0.081 g PbBr2 (0.221 mmol) was dissolved in 2 mL 48 % HBr in a large sample vial. Thereafter, 0.038 g (S)-C6H11CH(CH3)NH2 (0.296 mmol) was added and the precipitate dissolved by refluxing by keeping the solution for 1 hour at 80 °C. The solution was slowly cooled at 2 °C/h to room temperature. A single colourless crystal suitable for X-ray diffraction analysis was selected and studied.

2.2.6. Preparation of [((RS)-C6H11CH(CH3)NH3)2PbCl4], 6

0.090 g PbCl2 (0.324 mmol) was dissolved in 2 mL 33 % HCl in a large sample vial. Thereafter, 0.030 g (R)-C6H11CH(CH3)NH2 (0.234 mmol) and 0.030 g (S)-C6H11CH(CH3)NH2 (0.234 mmol) was added and the precipitate dissolved by keeping the solution for 1 hour at 80 °C. The solution was slowly cooled at 2 °C/h to room temperature. A single colourless crystal suitable for X-ray diffraction analysis was selected and studied.

2.2.7. Preparation of [((R)-C6H11CH(CH3)NH3)2PbCl4], 7 0.040 gPbCl2(0.144mmol)was dissolved in 3mL33 % HCl in a large sample vial. Thereafter, 0.038 g (R)-C6H5CH(CH3)NH2 (0.296 mmol) was added and the precipitate dissolved by ultra-sound using a Transsonic 460/H ultrasound bath. The solution was left at room temperature and crystals grown by slow evapo-ration. A single colourless crystal suitable for X-ray diffraction analysis was selected and studied.

2.2.7. Preparation of [((S)-C6H11CH(CH3)NH3)2PbCl4], 8 0.050 gPbCl2(0.180 mmol)was dissolved in 4mL 33 % HCl in a large sample vial. Thereafter, 0.047 g (S)-C6H5CH(CH3)NH2 (0.369 mmol) was added and the precipitate dissolved by ultra-sound. The solution was left at room temperature and crystals grown by slow evaporation. A single colourless crystal suit-able for X-ray diffraction analysis was selected and studied.

2.3. Crystal Data and X-ray Structure Analysis

Intensity data were collected on a Bruker SMART 1KCCD area detector diffractometer with graphite monochromated Mo Ka radiation (50 kV, 30 mA). The collection method involved w-scans of width 0.3 °. Data reduction was carried out using the program SAINT+, version 6.02.5 and face indexed absorption corrections were made using the program PREP.5

The crystal structure was solved by direct methods using SHELXS-97.6 Non-hydrogen atoms were first refined isotropically followed by anisotropic refinement by full matrix least-squares calculations based on F2 using SHELXL-97.6 Hydrogen atoms were first located in the difference map then positioned geomet-rically and allowed to ride on their respective parent atoms. Diagrams and publication material were generated using WinGX,7 ORTEP8, PLATON9 and DIAMOND.10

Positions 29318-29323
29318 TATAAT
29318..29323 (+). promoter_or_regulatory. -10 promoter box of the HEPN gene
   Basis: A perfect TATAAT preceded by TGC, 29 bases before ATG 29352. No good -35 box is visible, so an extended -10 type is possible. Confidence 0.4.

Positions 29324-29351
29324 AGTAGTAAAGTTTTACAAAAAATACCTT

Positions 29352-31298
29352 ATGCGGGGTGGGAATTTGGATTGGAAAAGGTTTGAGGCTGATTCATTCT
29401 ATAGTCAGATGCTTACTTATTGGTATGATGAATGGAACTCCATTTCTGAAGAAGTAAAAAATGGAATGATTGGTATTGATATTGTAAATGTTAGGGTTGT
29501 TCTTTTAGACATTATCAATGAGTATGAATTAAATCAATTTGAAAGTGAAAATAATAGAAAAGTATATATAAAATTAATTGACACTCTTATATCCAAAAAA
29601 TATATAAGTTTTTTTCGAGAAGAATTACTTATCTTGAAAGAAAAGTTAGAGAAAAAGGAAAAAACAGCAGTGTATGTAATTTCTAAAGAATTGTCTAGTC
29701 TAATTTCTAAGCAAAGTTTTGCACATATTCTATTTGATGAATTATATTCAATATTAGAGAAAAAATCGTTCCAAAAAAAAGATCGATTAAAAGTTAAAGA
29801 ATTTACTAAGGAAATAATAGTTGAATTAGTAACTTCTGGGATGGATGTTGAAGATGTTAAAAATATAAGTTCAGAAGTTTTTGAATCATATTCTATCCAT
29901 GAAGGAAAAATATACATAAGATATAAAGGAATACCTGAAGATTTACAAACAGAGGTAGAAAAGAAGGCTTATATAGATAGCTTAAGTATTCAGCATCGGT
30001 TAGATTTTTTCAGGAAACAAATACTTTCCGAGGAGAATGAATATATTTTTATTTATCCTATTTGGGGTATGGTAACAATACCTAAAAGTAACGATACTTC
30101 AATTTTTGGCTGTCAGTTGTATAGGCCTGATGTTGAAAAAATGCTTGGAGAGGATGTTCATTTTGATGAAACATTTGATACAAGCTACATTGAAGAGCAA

The conformational disorder around the cyclohexane ring of cation 8 (see crystal structure description in results for description of cation labelling) in structures 1 and 2 was resolved by finding alternate positions from the difference Fourier map for the respective atoms. Four of the atoms of the six-membered ring are disordered, with the remaining two atoms, C8C and C8F, common to both ring systems. The atoms were then refined anisotropically together with their site occupancy such that the sum of the occupancies for the eight alternate atom positions equaled one. Hydrogen atom positions were then calculated for the respective atoms using a riding model. The ratio of major component, consisting of the atoms C8D, C8E, C8G and C8H, to minor component, consisting of the atoms C8I, C8J, C8K and C8L, is 58.65 to 41.35 % in 1 and 54.73 to 45.27 % in 2.

The 20 0C structures of compounds 1, 2, 3, 6, 7 and 8 were considered to be not good enough for publication. These were subsequently repeated at -100 °C. Comparison of the 20 °C and -100 °C structures of these compounds reveal that no phase changes took place upon cooling. CCDC 956547-956554 contains the supplementary crystallographic data for this paper. These data can be obtained free of charge at http://www.ccdc. cam.ac.uk/products/csd/request.html [or from the Cambridge Crystallographic Data Centre (CCDC), 12 Union Road, Cambridge CB2 1EZ, UK; fax: +44(0)1223-336033; e-mail: deposit@ccdc.acam.ac.uk. Further crystallographic data are summarized in Table 1 and the atomic numbering scheme and thermal displacement ellipsoids are shown in Fig. 1. All bond distances and angles can be found in the crystallographic information files given as supplementary information.

 

3. Results and Discussion

Hybrids that have the 2-D layered perovskite-type motif, with general formula [(R-NH3)2MX4], are based on the K2NiF4 or RbAlF4 structure type and result from replacing the K+ and Rb2+ cations with the bulkier ammonium cations. The organic cation can form bilayers between these organic layers if it has only one ammonium group or a monolayer if the organic cation has two ammonium groups. The inorganic layer consists of MX42- corner-sharing metal halide octahedra. Successive inorganic layers can either be staggered relative to each other as in the K2NiF4 structure or be eclipsed, where it is then related to the RbAlF4 structure.12 To keep these larger cations effectively in place, there must exist hydrogen bonding between one end of the organic cation and the halide on the metal. This 'head' of the cation is the primary ammonium group, -NH3+, and the rest of the cation -R is the tail. Weak van der Waals forces between the tails hold the complete sandwich inorganic-organic-inorganic together.

The hydrogen bonding involves all three of the primary ammonium hydrogens. In the 2-D case, two hydrogens can bond to the axial (bridging) halides and the third to the terminal halide (bridging halide configuration) or the reverse case with two terminal and one bridging halide (terminal halide configuration). The hydrogen bonded interactions generally have D...A distances slightly greater than the sum of the van der Waals radii of the ionic species used (Pb2+ = 1.19, Cl- = 1.81, Br- = 1.96 and I- = 2.20 A).13